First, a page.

Nigeria’s President Muhammadu Buhari signed the Startup Bill into law on Wednesday, 19th October 2022, three months after it was passed by both legislative chambers of the National Assembly.
The bill is a collaboration with a group of Nigerian tech leaders and several government bodies to govern how startups and regulatory bodies operate and collaborate in the multi-billion-dollar tech ecosystem. Its objective is to create an enabling environment for tech-based startups in Nigeria. The Act further explains that the objectives of a startup should include innovation, development, production, improvement, and commercialization of a digital technology innovative product or process.
The start-up act comes with several requirements. One of the key requirements is that a company’s owners, founders/co-founders must obtain a Startup Label Certificate before it is recognized as a startup. This certificate will be made available on the website of the Federal Ministry of Communication and Digital Economy. The Act does not, however, specify at what cost this certificate must be obtained.
Another important requirements businesses(start-ups) in Nigeria must take note of is that, as a company, you must be a registered liability company of fewer than ten years in existence, have at least one Nigerian as a founder or co-founder of the start-up, provided that the Nigerian founder or co-founder will share from profit or revenue from the sale of shares in the company.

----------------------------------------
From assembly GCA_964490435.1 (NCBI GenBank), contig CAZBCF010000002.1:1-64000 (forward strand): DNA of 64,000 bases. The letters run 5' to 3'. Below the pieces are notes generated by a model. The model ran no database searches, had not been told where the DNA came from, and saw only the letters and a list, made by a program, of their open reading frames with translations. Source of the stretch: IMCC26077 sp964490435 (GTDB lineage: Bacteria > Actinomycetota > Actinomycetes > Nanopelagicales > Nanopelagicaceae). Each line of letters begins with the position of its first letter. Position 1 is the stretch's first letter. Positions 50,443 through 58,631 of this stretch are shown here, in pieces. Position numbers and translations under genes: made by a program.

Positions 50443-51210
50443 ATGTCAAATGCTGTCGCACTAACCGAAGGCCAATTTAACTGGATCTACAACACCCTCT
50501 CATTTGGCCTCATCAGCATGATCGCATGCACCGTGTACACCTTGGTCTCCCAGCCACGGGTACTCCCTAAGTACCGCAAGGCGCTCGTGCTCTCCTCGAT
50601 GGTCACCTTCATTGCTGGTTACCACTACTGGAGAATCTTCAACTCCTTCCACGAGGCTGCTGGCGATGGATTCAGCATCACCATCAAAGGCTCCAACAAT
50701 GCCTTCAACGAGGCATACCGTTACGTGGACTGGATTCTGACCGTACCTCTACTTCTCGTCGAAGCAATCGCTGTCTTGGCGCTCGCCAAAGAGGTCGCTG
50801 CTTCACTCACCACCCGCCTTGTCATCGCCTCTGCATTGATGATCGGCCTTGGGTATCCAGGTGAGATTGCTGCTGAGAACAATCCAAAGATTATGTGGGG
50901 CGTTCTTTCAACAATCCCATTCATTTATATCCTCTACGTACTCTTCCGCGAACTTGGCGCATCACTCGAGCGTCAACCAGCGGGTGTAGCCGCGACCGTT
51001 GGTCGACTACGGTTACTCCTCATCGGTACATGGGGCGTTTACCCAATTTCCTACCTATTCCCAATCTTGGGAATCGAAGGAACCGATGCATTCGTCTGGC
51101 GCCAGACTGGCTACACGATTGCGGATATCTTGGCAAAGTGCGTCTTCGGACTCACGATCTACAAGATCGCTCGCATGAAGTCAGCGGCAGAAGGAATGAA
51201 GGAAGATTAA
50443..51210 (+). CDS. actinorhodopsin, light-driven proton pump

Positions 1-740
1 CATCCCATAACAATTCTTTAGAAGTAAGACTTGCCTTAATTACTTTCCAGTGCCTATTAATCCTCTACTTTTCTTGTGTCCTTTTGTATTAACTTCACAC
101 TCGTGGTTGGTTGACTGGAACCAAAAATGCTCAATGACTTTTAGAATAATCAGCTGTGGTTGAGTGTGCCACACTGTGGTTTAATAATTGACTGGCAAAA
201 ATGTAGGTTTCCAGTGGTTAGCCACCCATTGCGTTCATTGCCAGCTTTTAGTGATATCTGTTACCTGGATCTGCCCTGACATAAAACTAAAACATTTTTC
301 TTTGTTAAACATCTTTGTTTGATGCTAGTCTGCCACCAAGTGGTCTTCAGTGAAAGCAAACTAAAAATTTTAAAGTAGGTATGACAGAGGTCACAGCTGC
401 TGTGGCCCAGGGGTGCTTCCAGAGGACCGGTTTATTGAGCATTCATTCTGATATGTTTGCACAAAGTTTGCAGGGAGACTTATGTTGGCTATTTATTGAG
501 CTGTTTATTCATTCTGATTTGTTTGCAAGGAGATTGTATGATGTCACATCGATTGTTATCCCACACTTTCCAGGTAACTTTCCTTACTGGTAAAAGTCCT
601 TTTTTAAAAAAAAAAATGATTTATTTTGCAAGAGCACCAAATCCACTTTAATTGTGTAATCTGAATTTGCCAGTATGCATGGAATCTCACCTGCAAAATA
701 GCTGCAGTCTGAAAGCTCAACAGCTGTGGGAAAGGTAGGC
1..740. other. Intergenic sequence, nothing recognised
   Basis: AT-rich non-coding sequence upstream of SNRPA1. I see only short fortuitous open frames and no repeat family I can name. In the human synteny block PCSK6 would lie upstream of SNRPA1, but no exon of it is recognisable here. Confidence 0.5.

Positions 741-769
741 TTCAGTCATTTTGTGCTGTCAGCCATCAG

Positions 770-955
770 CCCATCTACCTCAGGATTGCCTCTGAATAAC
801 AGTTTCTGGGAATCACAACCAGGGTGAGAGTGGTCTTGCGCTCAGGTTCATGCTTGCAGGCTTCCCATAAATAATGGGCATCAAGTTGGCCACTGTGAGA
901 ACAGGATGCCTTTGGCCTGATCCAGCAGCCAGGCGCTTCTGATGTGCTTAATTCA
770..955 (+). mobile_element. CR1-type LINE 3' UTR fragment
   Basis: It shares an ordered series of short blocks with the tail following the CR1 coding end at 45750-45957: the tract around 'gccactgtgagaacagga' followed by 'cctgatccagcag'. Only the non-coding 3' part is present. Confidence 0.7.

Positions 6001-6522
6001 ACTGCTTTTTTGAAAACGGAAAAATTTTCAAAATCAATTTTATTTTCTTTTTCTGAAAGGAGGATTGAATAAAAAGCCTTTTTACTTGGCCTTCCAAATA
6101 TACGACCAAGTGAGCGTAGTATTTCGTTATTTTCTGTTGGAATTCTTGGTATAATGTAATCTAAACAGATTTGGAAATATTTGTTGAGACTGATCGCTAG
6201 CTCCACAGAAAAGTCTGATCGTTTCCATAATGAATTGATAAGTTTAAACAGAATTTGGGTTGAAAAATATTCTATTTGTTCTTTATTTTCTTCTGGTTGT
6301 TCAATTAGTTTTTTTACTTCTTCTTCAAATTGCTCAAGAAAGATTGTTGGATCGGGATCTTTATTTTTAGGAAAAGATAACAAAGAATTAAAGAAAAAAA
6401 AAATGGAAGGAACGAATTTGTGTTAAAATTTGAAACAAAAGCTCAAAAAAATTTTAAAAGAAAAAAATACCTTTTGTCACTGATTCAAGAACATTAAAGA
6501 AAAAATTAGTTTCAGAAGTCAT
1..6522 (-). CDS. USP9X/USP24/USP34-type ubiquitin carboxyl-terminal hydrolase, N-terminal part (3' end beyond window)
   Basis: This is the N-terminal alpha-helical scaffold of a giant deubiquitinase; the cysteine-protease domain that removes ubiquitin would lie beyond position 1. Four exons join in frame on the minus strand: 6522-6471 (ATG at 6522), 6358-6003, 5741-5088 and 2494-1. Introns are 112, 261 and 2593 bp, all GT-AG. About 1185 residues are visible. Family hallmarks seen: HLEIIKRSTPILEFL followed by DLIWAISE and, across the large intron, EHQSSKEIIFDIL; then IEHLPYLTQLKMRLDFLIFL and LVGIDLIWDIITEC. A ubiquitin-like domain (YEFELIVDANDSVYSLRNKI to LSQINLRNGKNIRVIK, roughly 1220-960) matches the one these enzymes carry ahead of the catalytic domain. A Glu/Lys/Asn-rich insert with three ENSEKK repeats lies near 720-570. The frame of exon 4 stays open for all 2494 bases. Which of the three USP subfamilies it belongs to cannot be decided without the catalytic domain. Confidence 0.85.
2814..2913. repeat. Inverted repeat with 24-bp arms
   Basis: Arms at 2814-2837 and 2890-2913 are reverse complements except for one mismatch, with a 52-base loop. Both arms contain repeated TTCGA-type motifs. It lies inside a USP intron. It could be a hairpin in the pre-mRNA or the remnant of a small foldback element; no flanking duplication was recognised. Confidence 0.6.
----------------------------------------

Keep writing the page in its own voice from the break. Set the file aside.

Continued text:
The Act also gives rise to the creation of a National Council for Digital Innovation and Entrepreneurship. One of the functions of the council is to formulate and provide general policy guidelines for the realization of the objectives of the Act and give overall direction for the harmonization of laws and regulations that affect a start-up.
Labelled startups with at least ten employees where 60% of the employees have no prior work experience within three years of graduation or any vocational program have access to percentage-based tax relief.
The start-up act, however, does not recognize holding companies or subsidiaries of an existing company that is not registered as a startup. Experts say this may be a tricky feature for tech companies that are registered abroad as holding companies but operate in Nigeria as subsidiaries.
Companies can confirm their eligibility for a startup label by applying on the Startup Portal. The labelled startups are eligible for a Startup Investment Seed Fund that will be managed by the Nigerian Sovereign Investment Authority.
With this new act by the FGN, do you think entrepreneurship in Nigeria is set to begin a new journey in the right direction? Well, we will continue to monitor how the act will affect businesses as we look to find answers to this question, but for now, it must be said that Nigeria has joined a league of the first few African countries like; Tunisia, Kenya, Senegal and Ethiopia to create an enabling environment for start-ups.